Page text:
Breaking up an ivory supply chain is like fishing. At the bottom there are the small fish, numerous but by no means harmless: the elephant killers, living amongst us. These we catch with our wide, sweeping net of community rangers.
As you move up the chain, the fish get fewer, but they get bigger and more important: the dealers.
To catch these people you need different tactics. They are masters of camouflage, and to bring them out of hiding requires carefully crafted lures. Human ones.
Last week we sent a small undercover team, in co-ordination with Kenya Wildlife Service, to one of the commercial hubs of the Amboseli-Tsavo ecosystem. But these men were on no ordinary shopping trip; they were posing as ivory buyers.
Through a trusted intermediary, our men had already set up a meeting, but there is never any telling if the lure has been successful, or if you have been played. In this case, the approach of a motorbike suggested the former.
These sting operations are always tense and highly risky. The dealer arrived with six pieces of ivory, four complete tusks and two broken pieces. At least two dead elephants. Unfortunately the dealer caught wind that something was amiss. He had chosen a favourable location, and managed to get away from our small team.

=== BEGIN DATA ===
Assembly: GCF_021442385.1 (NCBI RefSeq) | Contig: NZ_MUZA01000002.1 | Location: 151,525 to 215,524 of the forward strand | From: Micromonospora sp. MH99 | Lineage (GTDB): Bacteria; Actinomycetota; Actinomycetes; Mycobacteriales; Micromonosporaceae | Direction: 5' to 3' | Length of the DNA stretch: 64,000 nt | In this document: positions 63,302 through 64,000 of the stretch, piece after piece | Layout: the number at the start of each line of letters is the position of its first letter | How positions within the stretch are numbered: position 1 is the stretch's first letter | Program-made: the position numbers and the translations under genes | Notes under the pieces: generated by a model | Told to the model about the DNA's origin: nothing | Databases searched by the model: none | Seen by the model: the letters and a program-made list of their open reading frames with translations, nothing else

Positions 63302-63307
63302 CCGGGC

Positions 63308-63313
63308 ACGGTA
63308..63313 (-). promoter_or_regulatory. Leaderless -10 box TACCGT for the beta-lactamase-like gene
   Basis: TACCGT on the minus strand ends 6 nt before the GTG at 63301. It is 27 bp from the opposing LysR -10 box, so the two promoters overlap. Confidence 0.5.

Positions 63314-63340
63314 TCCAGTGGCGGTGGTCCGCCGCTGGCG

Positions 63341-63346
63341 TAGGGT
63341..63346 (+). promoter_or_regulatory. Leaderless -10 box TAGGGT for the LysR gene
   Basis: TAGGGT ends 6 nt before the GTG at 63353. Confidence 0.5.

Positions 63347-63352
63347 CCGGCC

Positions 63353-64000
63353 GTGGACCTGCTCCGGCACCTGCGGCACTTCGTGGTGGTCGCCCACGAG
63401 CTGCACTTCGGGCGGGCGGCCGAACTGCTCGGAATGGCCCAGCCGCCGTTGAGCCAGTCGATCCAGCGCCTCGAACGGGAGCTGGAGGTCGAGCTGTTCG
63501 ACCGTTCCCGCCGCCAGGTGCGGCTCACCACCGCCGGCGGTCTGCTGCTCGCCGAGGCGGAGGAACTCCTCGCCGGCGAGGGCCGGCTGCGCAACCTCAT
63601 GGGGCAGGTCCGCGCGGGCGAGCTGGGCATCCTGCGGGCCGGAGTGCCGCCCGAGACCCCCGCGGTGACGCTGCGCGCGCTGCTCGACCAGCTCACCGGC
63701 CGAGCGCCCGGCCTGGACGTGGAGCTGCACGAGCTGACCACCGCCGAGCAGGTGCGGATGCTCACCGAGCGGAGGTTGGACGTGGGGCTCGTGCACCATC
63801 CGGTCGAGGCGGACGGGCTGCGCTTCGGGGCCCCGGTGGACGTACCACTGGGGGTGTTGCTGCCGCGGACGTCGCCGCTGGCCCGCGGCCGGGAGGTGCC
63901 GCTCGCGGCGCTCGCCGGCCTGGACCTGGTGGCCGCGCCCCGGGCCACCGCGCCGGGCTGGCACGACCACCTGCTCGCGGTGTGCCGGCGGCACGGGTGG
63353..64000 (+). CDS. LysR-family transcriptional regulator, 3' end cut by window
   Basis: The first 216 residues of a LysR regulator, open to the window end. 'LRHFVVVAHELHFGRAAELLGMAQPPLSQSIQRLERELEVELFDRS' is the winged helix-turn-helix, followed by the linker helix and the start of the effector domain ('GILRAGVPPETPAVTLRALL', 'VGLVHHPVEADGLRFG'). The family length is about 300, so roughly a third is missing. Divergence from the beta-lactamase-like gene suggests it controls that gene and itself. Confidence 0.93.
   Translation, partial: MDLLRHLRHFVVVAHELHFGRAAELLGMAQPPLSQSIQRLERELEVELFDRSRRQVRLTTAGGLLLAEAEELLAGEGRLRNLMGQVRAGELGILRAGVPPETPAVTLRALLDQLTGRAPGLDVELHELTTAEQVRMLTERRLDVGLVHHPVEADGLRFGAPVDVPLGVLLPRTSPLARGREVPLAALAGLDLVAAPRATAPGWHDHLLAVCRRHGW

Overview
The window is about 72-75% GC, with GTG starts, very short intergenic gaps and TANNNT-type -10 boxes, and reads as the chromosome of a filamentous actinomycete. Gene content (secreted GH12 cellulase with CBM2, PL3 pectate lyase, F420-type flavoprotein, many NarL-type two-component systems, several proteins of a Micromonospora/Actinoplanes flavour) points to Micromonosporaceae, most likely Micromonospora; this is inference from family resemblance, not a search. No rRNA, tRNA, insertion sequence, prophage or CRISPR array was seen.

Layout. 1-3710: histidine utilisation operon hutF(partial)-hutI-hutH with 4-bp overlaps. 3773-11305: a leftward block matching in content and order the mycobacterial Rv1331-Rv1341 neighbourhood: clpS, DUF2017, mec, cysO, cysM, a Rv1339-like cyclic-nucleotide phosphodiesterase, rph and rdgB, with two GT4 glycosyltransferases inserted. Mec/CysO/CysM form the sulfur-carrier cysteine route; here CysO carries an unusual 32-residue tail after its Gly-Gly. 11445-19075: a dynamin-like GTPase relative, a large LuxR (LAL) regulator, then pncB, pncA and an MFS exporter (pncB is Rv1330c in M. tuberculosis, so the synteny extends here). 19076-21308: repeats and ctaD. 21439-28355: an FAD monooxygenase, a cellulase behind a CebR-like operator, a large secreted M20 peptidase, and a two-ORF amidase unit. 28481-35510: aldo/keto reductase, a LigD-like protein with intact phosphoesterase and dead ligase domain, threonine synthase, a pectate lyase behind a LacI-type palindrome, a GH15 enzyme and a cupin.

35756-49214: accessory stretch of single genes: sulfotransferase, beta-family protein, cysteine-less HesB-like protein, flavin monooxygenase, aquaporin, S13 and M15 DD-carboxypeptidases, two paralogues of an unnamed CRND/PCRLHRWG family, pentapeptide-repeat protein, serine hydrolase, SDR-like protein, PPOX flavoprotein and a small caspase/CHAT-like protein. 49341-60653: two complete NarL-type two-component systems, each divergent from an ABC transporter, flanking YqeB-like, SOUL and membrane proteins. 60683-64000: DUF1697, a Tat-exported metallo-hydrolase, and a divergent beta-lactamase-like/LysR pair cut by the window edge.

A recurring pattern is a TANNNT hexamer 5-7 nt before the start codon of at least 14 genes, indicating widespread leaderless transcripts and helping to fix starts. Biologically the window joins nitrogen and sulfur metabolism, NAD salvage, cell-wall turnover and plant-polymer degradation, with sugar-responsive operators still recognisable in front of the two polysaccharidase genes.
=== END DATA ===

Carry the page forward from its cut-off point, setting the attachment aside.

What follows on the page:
Despite this, the operation was a huge success. It took place beyond the limits of our normal operating area, but we know that this well used ivory route needs more attention. In fact, this area will in the very near future be well covered by our mobile rapid response unit, due to launch in the next month, and these undercover operations are laying the foundation.
As for this ivory dealer, we confiscated the tusks and his motorbike, and now have the evidence that we need. We know who he is, and will be working to catch him. Ivory trading can be a lucrative business, but we are making sure that it is an unwise one.
- Jeremy Goss, Big Life Kenya